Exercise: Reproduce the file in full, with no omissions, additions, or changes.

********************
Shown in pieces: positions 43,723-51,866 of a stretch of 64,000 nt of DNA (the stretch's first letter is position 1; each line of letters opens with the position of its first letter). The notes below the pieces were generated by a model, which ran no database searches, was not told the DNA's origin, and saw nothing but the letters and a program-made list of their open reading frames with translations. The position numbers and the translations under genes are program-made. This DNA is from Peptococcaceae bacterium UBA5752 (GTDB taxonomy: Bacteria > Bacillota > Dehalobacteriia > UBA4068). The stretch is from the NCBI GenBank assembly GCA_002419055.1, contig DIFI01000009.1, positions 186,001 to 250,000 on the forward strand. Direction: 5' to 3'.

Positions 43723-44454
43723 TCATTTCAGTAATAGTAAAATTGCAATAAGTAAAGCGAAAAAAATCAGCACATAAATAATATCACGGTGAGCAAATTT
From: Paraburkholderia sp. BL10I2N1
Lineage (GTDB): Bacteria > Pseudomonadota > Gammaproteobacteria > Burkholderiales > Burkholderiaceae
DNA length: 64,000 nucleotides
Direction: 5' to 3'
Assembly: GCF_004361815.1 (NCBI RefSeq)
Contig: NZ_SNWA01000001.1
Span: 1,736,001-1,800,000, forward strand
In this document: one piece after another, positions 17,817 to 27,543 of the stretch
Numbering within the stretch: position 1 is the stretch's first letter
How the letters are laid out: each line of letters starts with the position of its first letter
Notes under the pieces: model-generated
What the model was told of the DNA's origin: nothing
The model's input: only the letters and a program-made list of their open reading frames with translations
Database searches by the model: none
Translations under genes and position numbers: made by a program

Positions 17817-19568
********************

Shown in pieces: positions 43,723-51,866 of a stretch of 64,000 nt of DNA (the stretch's first letter is position 1; each line of letters opens with the position of its first letter). The notes below the pieces were generated by a model, which ran no database searches, was not told the DNA's origin, and saw nothing but the letters and a program-made list of their open reading frames with translations. The position numbers and the translations under genes are program-made. This DNA is from Peptococcaceae bacterium UBA5752 (GTDB taxonomy: Bacteria > Bacillota > Dehalobacteriia > UBA4068). The stretch is from the NCBI GenBank assembly GCA_002419055.1, contig DIFI01000009.1, positions 186,001 to 250,000 on the forward strand. Direction: 5' to 3'.

Positions 43723-44454
43723 TCATTTCAGTAATAGTAAAATTGCAATAAGTAAAGCGAAAAAAATCAGCACATAAATAATATCACGGTGAGCAAATTT
From: Paraburkholderia sp. BL10I2N1
Lineage (GTDB): Bacteria > Pseudomonadota > Gammaproteobacteria > Burkholderiales > Burkholderiaceae
DNA length: 64,000 nucleotides
Direction: 5' to 3'
Assembly: GCF_004361815.1 (NCBI RefSeq)
Contig: NZ_SNWA01000001.1
Span: 1,736,001-1,800,000, forward strand
In this document: one piece after another, positions 17,817 to 27,543 of the stretch
Numbering within the stretch: position 1 is the stretch's first letter
How the letters are laid out: each line of letters starts with the position of its first letter
Notes under the pieces: model-generated
What the model was told of the DNA's origin: nothing
The model's input: only the letters and a program-made list of their open reading frames with translations
Database searches by the model: none
Translations under genes and position numbers: made by a program

Positions 17817-19568